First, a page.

New Zytek high-efficiency electric powertrain selected for Yamaha’s innovative MOTIV.e city car concept.
Yamaha’s new MOTIV.e city car concept, shown at the Tokyo motorshow, will be powered by an advanced electric drive from Zytek that employs a range of new design approaches to minimise the cost, weight and size of the system while maximising the performance and range. By supplying a number of core high voltage components as an optimised system, Zytek is also minimising the time required for vehicle development.
MOTIV.e comes from the partnership between Yamaha and Gordon Murray Design, using Murray’s revolutionary iStream® manufacturing technology to deliver a highly efficient yet fun-to-drive electric vehicle at an affordable price. Zytek’s sales and marketing director, Steve Tremble says that taking a fresh approach to the powertrain is central to achieving these goals.
“Yamaha wanted the vehicle to reflect the company’s reputation for outstanding engines,” he adds. “Interpreting this in an electric vehicle has driven excellence in performance and driveability, but also in weight reduction and efficiency to build on the potential of iStream to deliver an agile drivers’ car as well as maximising the range.”
Zytek supplies the electric motor, paired with a reduction gearbox from Vocis, and the electronic vehicle control module (EVCM) which provides the interface between the powertrain and the rest of the vehicle. The low cost power electronics is manufactured in high volumes by Zytek’s technical partner Continental. In keeping with the light weight and high efficiency targets for the MOTIV.e, the 25kW motor revs to 15,000rpm, much higher than comparable units, and drives through a single-speed reduction gearbox to give the required wheel speed. Increasing motor speed allows the electric engine to be smaller, lighter and more cost-effective than previous-generation units.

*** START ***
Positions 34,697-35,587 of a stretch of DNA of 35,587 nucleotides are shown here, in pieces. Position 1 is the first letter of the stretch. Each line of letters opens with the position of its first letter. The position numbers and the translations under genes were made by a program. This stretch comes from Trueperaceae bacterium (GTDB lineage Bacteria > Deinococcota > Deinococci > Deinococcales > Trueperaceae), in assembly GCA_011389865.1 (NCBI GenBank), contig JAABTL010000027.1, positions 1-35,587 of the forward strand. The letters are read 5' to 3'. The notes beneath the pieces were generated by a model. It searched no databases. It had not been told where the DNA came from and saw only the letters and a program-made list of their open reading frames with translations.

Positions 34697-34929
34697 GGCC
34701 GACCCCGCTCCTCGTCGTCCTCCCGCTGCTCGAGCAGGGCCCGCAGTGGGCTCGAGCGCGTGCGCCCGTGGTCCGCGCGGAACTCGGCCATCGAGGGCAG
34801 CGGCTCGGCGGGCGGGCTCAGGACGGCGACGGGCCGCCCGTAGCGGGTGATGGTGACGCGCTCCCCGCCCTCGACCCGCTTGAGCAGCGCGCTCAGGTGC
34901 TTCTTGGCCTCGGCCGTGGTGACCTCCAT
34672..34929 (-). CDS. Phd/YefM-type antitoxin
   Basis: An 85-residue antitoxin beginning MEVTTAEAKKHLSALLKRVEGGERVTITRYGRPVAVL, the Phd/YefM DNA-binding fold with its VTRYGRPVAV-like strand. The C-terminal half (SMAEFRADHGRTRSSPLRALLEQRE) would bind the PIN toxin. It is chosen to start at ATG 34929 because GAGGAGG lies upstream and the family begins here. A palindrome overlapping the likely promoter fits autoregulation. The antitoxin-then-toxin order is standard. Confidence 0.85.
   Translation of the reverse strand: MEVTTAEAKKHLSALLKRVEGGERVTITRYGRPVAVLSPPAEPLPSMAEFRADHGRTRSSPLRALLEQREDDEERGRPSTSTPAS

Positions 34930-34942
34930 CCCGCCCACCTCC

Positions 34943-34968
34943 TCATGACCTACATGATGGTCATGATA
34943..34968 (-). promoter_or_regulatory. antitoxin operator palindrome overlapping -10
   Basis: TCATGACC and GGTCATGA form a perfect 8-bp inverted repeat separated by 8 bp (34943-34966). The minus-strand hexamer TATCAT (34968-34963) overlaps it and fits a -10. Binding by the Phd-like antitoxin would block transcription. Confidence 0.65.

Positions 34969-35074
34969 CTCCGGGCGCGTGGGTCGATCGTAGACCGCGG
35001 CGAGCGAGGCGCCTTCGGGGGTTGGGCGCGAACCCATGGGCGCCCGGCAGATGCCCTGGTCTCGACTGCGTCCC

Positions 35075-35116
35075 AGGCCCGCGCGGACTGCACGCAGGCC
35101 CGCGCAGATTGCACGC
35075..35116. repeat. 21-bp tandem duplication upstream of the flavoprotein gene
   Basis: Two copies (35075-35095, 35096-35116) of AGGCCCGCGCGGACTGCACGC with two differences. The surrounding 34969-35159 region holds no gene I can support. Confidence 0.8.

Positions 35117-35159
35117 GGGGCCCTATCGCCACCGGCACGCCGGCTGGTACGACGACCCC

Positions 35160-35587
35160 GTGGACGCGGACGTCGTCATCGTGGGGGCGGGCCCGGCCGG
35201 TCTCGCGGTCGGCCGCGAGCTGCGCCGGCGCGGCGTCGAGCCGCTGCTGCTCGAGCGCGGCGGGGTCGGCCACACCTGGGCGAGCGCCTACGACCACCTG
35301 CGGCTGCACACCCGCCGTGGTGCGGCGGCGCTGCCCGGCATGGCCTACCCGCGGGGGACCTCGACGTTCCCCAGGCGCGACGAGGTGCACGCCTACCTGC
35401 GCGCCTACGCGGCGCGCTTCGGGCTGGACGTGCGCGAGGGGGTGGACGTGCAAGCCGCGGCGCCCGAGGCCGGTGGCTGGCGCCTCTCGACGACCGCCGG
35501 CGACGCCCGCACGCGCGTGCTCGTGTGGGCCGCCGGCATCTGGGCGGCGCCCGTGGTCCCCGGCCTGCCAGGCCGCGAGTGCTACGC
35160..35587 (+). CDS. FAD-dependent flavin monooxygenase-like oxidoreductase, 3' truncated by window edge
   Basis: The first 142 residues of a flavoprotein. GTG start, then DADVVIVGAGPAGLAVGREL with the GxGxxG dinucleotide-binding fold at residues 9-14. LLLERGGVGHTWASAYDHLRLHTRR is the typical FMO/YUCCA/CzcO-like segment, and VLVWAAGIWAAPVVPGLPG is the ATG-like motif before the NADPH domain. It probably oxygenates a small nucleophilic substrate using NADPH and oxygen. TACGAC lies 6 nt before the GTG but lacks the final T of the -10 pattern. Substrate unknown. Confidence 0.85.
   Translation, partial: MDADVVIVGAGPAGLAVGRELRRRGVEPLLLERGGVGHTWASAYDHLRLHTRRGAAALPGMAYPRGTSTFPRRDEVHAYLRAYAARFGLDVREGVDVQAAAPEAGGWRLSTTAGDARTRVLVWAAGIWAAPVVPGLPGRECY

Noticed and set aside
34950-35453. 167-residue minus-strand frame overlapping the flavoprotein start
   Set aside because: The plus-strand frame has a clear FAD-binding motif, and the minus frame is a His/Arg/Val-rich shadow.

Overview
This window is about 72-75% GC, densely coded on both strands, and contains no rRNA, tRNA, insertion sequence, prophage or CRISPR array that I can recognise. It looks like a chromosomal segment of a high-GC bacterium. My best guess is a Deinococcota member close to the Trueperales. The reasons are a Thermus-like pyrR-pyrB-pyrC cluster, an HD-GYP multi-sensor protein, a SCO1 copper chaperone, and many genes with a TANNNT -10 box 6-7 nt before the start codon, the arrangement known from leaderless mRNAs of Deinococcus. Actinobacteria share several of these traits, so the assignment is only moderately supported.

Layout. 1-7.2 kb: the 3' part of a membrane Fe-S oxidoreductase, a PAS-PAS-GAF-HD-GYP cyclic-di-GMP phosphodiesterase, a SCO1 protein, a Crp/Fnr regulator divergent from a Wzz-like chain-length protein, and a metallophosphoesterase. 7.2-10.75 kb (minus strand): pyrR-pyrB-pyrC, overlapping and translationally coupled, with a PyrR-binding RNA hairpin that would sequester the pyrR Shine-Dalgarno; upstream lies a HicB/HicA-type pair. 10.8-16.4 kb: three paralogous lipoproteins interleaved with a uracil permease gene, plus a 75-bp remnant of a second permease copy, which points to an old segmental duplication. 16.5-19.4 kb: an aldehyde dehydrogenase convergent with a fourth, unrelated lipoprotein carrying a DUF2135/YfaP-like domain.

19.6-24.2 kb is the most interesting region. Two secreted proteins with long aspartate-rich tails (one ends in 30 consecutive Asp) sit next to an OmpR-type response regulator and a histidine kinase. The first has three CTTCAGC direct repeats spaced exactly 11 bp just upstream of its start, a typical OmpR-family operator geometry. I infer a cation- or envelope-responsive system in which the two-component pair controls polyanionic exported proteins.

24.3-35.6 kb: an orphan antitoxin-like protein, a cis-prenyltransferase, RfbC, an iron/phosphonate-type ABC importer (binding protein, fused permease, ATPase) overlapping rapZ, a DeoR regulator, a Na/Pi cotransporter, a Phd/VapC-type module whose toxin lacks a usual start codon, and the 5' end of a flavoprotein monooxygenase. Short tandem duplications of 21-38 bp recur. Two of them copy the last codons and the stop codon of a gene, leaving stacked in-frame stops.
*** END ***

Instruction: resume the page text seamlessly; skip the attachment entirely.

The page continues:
“The motor weighs just 13kg, the gearbox just 11kg,” explains Zytek’s engineering program manager, Neil Cheeseman. “These are components that you can pick up with one hand.”
Cheeseman believes the power electronics also set new standards for weight and packaging. The inverter, for example, weighs just 7.5kg “By making everything in house, Continental has eliminated many of the compromises that stem from using bought-in components,” he said. “Their substantial investment in power electronics has delivered a scalable, power-dense and cost-effective product range that is already proven on everything from small city cars to hybrid commercial vehicles.”
The Zytek EVCM is unique, being built on an electronics platform that duals as a development tool and a cost-effective production unit complying with all relevant automotive standards. Zytek says that unlike other dual-purpose systems that are suitable for production, their unit is cost-competitive with bespoke production technologies. It is also thought to be the only EVCM that takes a big further step in powertrain control integration by including thermal management within the decision-making algorithms.
“This is a new generation of EVCM that integrates torque arbitration, temperature control and voltage management to allow better decision making,” Cheeseman explains. “It optimises the driver’s torque request based on a broad range of parameters including battery charge and temperature and the grip available at the tyres to support control. By integrating these decisions, we can provide more with less to improve both the driving experience and the range while reducing the size, weight and cost of the power electronics and battery pack.”